4 Readiness Signs for Starting Solids

4 Readiness Signs for Starting Solids

By Jordyn Koveleski 
Gorman | MS, CCC—SLP

Is my little one ready to start solids?

Your child’s milestone timeline is INDIVIDUAL, as it should be. Therefore, it’s important to look at signs of readiness for starting solids that are not just driven by a child's age.

Often times parents are led to believe that just because their child is 6 months old, they should be starting solids OR that they can’t start solids yet even though their child has all the readiness signs. Always look at your child’s skills FIRST. Ages are good to know and important to keep in mind, but skills matter most.

Your child may be ready right at 6 months! But if your little one is ready early or not ready until later- it’s ok! Follow THEIR lead and THEIR skills and be sure to talk with your pediatrician first for the green light! Read on for 4 readiness signs for starting solids. 


4 readiness signs for starting solids:


1. Sits upright in their high chair.

Is your little one able to sit upright in their high chair for several minutes? It's important that your little one can support themselves while in their high chair as proper posture is key to a comfortable and safe start to solids. 


2. Sits up on their own for short periods of time.

Can your little one sit upright independently on their own for short periods of time while on the floor? This may be a sign that they have enough muscle strength and trunk stability to start their food journey. 


3. Brings objects to their mouth

Does your baby intently hold objects like teethers and then bring them to their mouth? This, along with the other readiness signs listed, is a precursor for starting solids and a great start to self-feeding!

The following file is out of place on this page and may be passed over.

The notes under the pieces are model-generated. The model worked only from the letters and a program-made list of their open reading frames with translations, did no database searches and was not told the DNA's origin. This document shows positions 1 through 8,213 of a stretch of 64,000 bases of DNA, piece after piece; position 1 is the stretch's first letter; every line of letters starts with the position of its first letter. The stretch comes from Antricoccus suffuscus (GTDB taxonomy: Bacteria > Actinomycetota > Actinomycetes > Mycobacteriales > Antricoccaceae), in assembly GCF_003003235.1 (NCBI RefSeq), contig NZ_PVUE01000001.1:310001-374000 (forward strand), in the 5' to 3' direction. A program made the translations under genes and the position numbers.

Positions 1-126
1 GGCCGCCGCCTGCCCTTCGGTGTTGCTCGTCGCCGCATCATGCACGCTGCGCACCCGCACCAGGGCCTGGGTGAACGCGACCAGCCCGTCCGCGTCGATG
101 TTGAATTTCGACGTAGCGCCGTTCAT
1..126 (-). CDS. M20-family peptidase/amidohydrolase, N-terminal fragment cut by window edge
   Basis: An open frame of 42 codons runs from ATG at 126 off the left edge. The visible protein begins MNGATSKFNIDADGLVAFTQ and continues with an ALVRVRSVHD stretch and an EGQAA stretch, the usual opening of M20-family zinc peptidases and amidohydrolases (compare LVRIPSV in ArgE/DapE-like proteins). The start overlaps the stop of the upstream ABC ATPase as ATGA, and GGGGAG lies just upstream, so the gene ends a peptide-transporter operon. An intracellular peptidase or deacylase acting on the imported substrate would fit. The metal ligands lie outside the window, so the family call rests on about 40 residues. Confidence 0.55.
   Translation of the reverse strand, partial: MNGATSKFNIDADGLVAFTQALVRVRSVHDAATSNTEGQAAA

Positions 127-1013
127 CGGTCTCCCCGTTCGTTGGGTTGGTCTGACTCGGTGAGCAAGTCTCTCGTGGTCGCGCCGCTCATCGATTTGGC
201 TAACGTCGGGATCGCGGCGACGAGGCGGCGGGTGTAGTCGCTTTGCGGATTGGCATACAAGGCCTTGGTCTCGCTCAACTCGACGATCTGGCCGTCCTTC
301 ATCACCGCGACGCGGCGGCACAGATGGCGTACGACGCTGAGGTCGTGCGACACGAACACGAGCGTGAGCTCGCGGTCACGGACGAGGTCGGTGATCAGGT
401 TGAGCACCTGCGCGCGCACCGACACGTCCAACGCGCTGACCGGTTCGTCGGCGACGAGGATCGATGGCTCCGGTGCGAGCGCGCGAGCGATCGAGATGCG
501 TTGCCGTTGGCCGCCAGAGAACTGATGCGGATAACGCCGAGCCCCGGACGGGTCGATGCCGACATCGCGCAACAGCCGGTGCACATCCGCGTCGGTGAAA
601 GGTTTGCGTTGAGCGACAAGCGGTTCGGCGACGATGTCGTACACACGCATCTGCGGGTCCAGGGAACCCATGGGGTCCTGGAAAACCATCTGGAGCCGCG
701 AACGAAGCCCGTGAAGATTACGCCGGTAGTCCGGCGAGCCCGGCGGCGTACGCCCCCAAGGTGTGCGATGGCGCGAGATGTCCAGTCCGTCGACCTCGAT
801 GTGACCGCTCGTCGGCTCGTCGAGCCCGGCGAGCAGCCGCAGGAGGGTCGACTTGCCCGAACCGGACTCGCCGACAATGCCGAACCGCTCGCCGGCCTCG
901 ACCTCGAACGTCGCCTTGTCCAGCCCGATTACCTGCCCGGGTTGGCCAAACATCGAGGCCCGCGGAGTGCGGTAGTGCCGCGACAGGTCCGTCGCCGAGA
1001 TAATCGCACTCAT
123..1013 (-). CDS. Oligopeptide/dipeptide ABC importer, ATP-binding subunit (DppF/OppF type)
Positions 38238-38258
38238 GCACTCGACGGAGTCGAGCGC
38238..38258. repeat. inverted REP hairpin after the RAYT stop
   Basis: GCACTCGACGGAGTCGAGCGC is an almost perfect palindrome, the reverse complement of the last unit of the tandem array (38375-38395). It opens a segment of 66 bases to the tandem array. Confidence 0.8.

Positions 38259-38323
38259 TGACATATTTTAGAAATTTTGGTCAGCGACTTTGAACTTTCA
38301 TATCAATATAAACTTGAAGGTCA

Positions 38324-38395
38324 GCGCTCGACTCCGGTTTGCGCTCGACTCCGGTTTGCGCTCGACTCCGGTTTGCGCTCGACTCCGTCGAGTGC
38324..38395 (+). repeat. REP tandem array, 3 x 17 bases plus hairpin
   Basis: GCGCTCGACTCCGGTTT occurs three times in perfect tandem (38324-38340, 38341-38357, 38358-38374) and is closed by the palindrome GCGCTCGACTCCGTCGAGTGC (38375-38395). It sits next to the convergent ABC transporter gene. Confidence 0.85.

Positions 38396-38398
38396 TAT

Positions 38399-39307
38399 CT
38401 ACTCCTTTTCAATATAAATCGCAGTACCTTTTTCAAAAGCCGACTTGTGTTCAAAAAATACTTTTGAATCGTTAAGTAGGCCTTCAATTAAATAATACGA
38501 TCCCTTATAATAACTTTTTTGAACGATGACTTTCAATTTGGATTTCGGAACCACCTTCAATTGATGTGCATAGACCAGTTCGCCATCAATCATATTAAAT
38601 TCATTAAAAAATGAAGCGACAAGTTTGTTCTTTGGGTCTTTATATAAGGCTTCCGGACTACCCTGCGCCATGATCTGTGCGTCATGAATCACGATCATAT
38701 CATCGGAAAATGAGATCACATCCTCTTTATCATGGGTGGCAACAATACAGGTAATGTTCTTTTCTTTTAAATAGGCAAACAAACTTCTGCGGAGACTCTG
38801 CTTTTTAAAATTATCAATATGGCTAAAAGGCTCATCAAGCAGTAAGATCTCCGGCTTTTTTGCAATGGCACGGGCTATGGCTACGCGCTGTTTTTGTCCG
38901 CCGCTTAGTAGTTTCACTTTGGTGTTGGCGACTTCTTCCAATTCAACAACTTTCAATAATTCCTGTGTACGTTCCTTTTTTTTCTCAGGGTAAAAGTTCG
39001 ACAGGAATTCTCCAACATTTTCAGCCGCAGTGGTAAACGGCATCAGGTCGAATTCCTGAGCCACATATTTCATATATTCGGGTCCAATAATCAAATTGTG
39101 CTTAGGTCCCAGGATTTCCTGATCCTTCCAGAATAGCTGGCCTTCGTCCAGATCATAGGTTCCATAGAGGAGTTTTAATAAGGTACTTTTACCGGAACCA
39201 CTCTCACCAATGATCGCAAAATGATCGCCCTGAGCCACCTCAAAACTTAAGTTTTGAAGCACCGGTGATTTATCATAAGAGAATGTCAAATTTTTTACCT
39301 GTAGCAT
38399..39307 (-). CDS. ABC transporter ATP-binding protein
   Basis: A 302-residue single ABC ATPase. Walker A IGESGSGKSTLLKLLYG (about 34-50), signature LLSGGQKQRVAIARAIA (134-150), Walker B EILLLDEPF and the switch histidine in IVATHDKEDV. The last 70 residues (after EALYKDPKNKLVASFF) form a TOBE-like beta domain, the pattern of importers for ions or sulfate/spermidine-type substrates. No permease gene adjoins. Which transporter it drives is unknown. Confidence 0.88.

4. Shows an interest in food. 

Do you notice your baby intently staring at the food on your plate and watching closely as you take a bite? An interest in food is important when starting solids, as we want to follow baby’s lead when offering bites!

Checking all 4 of these boxes is a good indicator that your little one may be ready for their first bites!


Meet the expert

Meet Jordyn of Eat Play Slay

Jordyn Koveleski 
Gorman | MS, CCC—SLP

Jordyn is a mom, speech-language pathologist, and feeding therapist. Her goal is to educate parents 
on how to support their little one’s speech and feeding skills at home. Jordyn received her Bachelor of Science in speech-language pathology and audiology from Bloomsburg University of Pennsylvania in 2014, and her Master of Science in speech-language pathology from Towson University in 2016. She has been practicing as a licensed speech-language pathologist in both Maryland and Pennsylvania since 2016, and she holds a Certificate of Clinical Competence from the American Speech-Language-Hearing Association (ASHA). 

Through Eat Play Slay, Jordyn aims to help YOU help your child and set your family up for feeding and communication success!

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